‘Dual-eligible special needs’ coverage may benefit TN seniors

Published 8:52 am Wednesday, April 3, 2024

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Certain health plans offer benefits for eligible low-income seniors in Tennessee who have special medical needs but not everyone knows they are available.

Dual-use special-needs plans are Medicare Advantage plans only for those eligible for both Medicare and Medicaid. In 2021, 46% of eligible Tennesseans were enrolled in a dual plan, a rate higher than the 29% national average.

Katie Evans, chief of long-term services and supports for the Division of TennCare, said choosing a plan means weighing benefits, coverage, exclusions and service areas. She added the plans help maximize both Medicare and Medicaid benefits.

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“Currently, we have 105,000 individuals enrolled in a D-SNPs in the state of Tennessee,” Evans reported. “We have about 172,000 full-benefit dual eligibles. Of those that are enrolled in a D-SNP, about 2,000 of those are in a fully integrated dual-eligible plan.”

Evans noted along with Medicare Parts A and B coverage and Medicaid benefits, the plans may include dental coverage, transportation assistance and allowances for things like healthy foods.

Evans pointed out plan members receive a personalized, individual care plan, developed by a team of providers. It helps coordinate the person’s benefits and connect them to services.

“A D-SNP plan, like other Medicare Advantage Plans, provides coverage for hospital stays, regular doctor’s visits and prescription benefits that could be needed at any time,” Evans emphasized. “D-SNP members also have supplemental benefits and increased levels of standard benefits and services.”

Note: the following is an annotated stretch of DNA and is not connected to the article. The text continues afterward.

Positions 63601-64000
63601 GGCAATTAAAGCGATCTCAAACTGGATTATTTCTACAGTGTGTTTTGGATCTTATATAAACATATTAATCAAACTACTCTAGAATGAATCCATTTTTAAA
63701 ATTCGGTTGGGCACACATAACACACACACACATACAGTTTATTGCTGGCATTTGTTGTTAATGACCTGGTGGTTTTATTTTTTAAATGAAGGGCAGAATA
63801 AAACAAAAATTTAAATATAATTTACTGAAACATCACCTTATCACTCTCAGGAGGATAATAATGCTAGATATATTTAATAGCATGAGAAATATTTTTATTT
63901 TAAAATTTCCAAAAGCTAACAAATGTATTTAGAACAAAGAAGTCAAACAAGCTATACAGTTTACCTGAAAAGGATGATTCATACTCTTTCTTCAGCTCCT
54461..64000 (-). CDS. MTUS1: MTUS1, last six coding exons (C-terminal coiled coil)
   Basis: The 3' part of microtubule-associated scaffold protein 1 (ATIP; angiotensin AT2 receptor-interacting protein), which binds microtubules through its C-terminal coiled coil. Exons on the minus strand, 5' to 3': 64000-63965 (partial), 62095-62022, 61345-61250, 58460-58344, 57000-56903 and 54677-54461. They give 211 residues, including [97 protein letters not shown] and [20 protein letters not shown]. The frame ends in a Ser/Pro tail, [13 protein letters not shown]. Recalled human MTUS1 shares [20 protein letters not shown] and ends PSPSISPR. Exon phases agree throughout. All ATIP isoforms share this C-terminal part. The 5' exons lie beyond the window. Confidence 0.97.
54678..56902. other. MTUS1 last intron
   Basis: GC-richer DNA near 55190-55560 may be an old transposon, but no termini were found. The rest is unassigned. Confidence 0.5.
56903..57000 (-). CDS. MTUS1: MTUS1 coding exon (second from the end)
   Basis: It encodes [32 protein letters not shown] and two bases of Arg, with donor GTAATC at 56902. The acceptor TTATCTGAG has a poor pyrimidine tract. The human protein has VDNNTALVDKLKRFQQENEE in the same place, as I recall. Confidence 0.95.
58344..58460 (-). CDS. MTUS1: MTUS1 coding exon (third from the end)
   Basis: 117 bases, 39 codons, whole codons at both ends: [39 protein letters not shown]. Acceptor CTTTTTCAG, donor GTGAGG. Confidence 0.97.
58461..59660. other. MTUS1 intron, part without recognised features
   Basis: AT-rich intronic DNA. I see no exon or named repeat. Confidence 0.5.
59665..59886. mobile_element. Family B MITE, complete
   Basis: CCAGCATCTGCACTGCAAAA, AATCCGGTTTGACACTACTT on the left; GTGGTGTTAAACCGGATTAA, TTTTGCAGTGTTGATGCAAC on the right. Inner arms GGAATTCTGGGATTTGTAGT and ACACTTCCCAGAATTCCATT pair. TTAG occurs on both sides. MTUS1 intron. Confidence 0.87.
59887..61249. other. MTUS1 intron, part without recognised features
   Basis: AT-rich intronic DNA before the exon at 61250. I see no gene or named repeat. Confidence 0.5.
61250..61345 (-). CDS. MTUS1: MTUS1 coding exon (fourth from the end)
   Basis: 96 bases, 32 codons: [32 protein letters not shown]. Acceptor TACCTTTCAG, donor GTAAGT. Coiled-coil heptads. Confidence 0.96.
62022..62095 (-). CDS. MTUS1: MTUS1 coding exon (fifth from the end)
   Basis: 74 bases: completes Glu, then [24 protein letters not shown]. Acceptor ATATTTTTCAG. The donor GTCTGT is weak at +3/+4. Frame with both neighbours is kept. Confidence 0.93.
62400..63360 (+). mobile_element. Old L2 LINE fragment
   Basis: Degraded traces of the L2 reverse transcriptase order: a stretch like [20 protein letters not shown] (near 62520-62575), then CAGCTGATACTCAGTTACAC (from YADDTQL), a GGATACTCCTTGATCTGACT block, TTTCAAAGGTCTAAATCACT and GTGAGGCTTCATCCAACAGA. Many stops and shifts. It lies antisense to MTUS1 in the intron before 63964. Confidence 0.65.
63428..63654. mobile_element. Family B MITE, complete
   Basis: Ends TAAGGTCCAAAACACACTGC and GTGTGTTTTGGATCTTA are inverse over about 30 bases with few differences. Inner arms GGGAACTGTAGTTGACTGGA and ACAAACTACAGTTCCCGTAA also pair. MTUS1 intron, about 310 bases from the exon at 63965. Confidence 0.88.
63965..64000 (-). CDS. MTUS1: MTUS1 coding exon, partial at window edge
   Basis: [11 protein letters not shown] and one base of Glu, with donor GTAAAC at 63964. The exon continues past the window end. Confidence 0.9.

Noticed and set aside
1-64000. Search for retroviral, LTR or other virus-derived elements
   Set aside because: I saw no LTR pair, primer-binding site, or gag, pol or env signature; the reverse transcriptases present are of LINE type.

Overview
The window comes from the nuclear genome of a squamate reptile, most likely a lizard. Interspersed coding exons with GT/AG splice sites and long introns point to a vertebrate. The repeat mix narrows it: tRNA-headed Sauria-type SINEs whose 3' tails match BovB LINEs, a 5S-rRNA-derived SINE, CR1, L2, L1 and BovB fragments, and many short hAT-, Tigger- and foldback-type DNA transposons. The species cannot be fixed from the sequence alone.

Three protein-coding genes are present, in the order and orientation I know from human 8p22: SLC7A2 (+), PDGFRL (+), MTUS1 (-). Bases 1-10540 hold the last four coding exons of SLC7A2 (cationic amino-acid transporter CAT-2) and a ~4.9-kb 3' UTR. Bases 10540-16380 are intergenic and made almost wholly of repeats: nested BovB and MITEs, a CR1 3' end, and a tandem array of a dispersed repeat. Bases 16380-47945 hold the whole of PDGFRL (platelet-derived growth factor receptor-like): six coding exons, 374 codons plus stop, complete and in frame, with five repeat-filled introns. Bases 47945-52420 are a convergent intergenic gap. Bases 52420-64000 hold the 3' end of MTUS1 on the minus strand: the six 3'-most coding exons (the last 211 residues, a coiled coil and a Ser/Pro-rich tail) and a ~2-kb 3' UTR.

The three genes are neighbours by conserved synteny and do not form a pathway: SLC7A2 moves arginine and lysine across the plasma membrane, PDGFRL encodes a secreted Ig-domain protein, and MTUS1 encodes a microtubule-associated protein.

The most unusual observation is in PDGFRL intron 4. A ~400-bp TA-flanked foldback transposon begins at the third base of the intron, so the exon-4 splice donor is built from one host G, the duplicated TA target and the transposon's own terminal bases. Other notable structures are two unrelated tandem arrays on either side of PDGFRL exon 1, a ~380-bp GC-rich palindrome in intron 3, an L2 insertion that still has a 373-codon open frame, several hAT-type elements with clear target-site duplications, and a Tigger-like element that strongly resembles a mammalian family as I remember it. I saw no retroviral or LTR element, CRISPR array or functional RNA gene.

She suggested looking online at Medicare.gov to compare Medicare Advantage plans, including dual eligible special needs plans.

Dr. Gina Williams, associate medical director for UnitedHealthcare, said the push to get more eligible people to sign up coincides with greater awareness of the need for preventive care in a post-pandemic world.

“Everybody’s kind of going into a phase where they’re not only thinking about acute illness but they’re thinking about overall care,” Williams observed. “What was the impact of the pandemic from a psychological standpoint? Do you need more support? And then, do you also need more coordination of benefits?”

As of last December, more than 714,000 Medicaid enrollees renewed their coverage but more than 379,000 residents were disenrolled as states started reexamining their Medicaid rolls post-pandemic. Nationwide, it is estimated 15 million patients will lose their coverage as the process continues.